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Companion album and book explore growing up in Synanon cult

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The announcement mid-pandemic that The Airborne Toxic Event would release its first new album in five years was a nice surprise to fans. Hollywood Park (Rounder Records) was touted as a self-disclosing catharsis for band founder Mikel Jollett. In his memoir of the same name, which rocketed onto best-seller lists in June, Jollett displays a skillful and engaging style in describing his parents’ off-the-rails escape from a drug-rehab center and how he came to terms with divorced parents who proved uniquely incapable of pulling things together even after leaving the Synanon cult.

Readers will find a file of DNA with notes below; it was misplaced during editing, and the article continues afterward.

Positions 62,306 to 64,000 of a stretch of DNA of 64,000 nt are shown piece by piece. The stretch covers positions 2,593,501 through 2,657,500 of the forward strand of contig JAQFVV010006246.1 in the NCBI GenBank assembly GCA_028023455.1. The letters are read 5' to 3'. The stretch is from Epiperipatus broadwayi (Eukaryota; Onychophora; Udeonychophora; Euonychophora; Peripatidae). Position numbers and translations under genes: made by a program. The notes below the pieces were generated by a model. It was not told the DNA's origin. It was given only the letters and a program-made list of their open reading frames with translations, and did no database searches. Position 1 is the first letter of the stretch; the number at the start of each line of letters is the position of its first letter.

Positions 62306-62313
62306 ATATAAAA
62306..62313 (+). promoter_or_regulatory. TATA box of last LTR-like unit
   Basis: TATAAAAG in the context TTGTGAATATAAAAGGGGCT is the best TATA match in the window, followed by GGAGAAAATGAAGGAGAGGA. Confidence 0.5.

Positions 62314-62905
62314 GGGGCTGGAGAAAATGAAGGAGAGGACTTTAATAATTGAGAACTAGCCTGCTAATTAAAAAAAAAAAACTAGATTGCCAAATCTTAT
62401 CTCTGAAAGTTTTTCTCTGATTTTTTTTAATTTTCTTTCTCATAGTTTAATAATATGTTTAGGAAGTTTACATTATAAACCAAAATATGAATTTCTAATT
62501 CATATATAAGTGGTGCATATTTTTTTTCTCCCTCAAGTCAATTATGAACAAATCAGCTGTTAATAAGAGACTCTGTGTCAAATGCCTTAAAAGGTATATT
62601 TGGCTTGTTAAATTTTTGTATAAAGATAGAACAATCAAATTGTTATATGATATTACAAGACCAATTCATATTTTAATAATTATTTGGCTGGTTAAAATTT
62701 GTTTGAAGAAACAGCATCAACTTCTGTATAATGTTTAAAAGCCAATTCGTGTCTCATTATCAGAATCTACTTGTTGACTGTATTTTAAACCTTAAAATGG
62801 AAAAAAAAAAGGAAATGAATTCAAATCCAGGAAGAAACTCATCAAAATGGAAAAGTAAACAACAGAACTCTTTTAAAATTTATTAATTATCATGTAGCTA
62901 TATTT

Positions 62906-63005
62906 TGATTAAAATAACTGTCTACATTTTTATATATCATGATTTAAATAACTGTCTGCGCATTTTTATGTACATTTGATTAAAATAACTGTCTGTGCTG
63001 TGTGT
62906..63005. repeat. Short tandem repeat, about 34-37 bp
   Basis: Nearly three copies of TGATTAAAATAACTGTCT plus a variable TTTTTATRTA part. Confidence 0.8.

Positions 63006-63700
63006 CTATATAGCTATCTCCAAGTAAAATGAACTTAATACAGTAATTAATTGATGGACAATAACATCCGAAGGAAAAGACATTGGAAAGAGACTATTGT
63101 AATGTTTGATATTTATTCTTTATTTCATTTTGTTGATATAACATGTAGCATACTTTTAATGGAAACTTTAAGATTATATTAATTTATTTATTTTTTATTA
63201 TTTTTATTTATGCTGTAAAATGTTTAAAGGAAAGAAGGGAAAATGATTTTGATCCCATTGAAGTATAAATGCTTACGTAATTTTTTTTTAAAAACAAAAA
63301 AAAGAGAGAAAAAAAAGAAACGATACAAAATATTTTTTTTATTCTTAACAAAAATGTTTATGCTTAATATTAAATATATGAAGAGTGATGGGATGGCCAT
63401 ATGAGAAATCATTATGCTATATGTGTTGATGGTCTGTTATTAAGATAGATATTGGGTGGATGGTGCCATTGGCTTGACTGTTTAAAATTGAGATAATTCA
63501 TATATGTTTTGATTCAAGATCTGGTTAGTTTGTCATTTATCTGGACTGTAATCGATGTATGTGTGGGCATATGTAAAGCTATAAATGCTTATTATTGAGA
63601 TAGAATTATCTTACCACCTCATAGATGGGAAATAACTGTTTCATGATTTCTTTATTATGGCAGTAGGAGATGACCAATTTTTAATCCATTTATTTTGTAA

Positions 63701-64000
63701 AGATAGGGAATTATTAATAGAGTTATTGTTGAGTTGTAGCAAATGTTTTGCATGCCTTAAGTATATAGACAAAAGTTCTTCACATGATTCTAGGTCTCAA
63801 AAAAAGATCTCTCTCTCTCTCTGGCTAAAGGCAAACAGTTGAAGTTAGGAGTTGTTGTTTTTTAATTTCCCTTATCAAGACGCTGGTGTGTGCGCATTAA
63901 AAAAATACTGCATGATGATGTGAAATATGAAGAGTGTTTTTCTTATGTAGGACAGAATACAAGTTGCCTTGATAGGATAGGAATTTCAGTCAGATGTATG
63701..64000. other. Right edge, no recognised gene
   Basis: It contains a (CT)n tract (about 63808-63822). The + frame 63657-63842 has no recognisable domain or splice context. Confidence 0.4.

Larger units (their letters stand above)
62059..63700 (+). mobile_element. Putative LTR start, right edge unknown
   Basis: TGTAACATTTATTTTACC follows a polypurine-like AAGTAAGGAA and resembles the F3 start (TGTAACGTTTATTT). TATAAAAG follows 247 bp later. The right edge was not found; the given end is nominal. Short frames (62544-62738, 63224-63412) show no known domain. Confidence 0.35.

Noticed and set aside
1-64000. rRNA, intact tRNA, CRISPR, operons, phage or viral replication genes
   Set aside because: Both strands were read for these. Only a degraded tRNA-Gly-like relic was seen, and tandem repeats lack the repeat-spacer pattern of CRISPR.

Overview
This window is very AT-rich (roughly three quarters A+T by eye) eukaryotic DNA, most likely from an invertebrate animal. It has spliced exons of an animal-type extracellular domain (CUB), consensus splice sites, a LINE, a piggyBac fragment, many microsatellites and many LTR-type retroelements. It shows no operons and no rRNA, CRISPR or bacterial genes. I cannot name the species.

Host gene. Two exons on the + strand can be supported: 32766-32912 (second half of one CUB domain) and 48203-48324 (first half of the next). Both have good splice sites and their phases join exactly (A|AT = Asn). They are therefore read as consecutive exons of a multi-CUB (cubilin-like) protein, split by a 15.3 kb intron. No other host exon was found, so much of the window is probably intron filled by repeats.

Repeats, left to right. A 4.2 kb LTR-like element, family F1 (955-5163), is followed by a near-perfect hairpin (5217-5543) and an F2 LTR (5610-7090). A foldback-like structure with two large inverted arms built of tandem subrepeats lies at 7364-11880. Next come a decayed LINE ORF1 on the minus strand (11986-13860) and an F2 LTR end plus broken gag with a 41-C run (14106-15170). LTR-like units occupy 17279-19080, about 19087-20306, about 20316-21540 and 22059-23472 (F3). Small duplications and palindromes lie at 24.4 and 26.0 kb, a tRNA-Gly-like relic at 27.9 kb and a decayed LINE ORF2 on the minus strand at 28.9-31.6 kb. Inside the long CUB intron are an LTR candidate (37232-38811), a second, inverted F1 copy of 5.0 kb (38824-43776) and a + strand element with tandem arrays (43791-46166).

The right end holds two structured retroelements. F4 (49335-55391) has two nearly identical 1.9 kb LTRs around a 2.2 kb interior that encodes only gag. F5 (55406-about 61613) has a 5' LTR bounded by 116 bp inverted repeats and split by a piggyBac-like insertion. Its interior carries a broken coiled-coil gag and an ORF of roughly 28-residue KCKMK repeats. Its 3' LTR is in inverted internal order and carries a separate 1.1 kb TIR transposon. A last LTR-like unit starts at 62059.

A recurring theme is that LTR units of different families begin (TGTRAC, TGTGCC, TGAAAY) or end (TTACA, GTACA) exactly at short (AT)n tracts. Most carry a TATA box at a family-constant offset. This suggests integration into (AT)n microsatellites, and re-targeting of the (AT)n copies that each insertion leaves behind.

The musical release covers the same ground, but with more mixed results. The band has been famous for hard-driving, high-harmony folk-rock in the manner of The Lone Bellow. This is more traditional anthemic rock suggestive of Bruce Springsteen. It works very well in the title track and in songs like “The Common Touch,” though the sound can trip up on its own romanticism. Still, a simultaneous consumption of music and book will provide a unique look at the armor children can deploy when they grow up in cults.

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